This week marks ten years since we moved into our home. After many years of living in rented flats and having to move, we were finally able to buy our own flat. This made a big difference in my life, and now seems to be a good opportunity to reflect on what home ownership means.

The first thing to note is how difficult it is for most people now to buy their own home. We were only able to do so after inheriting money from Ivor's parents and grandparents and from my aunt. This gave us enough for a down payment and to get a mortgage with a monthly repayment that is lower than the rent we used to pay. So while we obviously didn't want anyone to have to die for the sake of our home, at least we were able to make good use of the money we were given, and I think our relatives would be pleased to know that they had helped us in this way.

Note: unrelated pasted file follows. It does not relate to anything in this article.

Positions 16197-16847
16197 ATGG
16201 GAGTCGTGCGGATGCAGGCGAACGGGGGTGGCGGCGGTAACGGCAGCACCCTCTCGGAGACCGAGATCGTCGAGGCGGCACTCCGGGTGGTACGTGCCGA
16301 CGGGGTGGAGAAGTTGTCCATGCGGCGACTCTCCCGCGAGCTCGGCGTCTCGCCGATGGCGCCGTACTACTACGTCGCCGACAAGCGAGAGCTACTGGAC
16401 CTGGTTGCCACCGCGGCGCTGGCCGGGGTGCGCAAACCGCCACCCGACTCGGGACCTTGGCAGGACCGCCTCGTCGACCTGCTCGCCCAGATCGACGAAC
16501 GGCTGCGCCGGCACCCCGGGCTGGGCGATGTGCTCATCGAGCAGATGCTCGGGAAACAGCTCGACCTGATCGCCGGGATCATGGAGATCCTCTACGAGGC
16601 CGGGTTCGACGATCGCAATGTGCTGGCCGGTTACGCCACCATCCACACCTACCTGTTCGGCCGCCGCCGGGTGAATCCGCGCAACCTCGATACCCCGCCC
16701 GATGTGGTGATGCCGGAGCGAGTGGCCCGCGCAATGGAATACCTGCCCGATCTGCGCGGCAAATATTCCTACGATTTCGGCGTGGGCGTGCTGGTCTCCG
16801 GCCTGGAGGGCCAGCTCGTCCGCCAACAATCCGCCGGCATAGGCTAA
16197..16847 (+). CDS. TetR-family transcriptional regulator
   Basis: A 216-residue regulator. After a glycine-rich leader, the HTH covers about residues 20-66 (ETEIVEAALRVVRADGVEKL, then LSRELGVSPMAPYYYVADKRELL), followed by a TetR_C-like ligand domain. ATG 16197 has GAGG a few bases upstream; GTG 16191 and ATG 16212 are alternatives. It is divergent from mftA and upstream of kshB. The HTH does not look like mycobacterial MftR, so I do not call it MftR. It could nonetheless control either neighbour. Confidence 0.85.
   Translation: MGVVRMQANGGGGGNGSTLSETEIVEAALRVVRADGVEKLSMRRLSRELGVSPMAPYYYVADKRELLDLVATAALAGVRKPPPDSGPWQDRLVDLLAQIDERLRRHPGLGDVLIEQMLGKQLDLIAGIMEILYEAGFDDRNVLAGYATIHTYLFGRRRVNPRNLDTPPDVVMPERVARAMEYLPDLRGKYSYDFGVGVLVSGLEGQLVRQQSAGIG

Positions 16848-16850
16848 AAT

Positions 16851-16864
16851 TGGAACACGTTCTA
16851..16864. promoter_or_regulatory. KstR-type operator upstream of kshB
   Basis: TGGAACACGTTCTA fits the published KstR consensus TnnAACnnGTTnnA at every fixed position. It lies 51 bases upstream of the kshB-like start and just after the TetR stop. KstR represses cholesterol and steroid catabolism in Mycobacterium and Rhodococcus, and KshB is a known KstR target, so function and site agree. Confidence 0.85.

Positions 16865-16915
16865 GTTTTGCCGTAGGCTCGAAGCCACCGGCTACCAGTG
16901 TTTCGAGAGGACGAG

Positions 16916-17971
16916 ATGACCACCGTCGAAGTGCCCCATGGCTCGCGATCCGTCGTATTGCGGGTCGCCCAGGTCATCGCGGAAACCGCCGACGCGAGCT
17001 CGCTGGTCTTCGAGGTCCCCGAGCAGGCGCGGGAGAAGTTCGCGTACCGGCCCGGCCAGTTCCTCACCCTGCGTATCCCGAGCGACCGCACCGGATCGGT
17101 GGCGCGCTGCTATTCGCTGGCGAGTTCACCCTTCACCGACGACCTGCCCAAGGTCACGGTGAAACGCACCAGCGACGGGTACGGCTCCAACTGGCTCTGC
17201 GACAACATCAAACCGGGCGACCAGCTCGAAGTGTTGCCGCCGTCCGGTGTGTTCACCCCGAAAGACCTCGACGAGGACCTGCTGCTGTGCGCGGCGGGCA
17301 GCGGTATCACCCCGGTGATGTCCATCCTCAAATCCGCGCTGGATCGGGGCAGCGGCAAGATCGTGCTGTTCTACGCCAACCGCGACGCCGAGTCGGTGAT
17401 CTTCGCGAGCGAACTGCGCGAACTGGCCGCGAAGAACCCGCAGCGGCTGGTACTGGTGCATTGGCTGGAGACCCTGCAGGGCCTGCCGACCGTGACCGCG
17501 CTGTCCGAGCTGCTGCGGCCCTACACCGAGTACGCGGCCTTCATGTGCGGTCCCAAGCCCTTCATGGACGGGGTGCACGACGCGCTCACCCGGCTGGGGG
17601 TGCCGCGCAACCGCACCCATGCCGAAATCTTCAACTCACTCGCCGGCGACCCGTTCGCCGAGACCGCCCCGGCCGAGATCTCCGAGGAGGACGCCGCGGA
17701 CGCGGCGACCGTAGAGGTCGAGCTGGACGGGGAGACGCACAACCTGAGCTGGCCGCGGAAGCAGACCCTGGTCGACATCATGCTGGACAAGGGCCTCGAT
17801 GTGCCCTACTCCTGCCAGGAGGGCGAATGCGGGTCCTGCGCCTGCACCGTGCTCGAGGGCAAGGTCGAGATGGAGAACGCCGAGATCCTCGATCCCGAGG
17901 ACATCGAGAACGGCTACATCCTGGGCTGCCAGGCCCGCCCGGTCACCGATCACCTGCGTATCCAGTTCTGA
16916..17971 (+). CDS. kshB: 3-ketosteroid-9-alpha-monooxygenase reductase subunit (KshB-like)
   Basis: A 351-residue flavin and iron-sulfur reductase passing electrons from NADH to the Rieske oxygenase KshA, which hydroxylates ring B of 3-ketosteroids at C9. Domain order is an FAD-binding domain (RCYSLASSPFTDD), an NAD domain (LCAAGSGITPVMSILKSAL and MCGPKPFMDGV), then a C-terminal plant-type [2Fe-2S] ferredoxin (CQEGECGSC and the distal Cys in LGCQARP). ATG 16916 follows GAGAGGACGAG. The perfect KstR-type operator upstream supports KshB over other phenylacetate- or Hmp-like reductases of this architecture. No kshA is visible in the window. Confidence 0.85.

The second interesting thing about our home is how we chose it. When we decided to move to Haifa, someone recommended this street as being in a good location. It is close to shops, and also close to buses going to the university and to other parts of the city (this was before I had a car). I remember one day we came up to Haifa to look at the area, before we moved. We walked up this street and noticed that there was a vet, which was useful. We saw this building and the balcony, and realized there must be a good view of the sea from that balcony. A couple of weeks later we were able to rent a flat in a building up the road from here. A while later, this flat that we had noticed from our first visit had a For Sale sign. The first time we saw the sign we were not yet ready to buy, but a few months later, when our inheritance money had arrived, the flat was for sale again, and we went to have a look at it. We knew we would have to do some major redecorating, but we wanted the flat for the location and the view, and had a good feeling about it. So we bought the first flat we saw!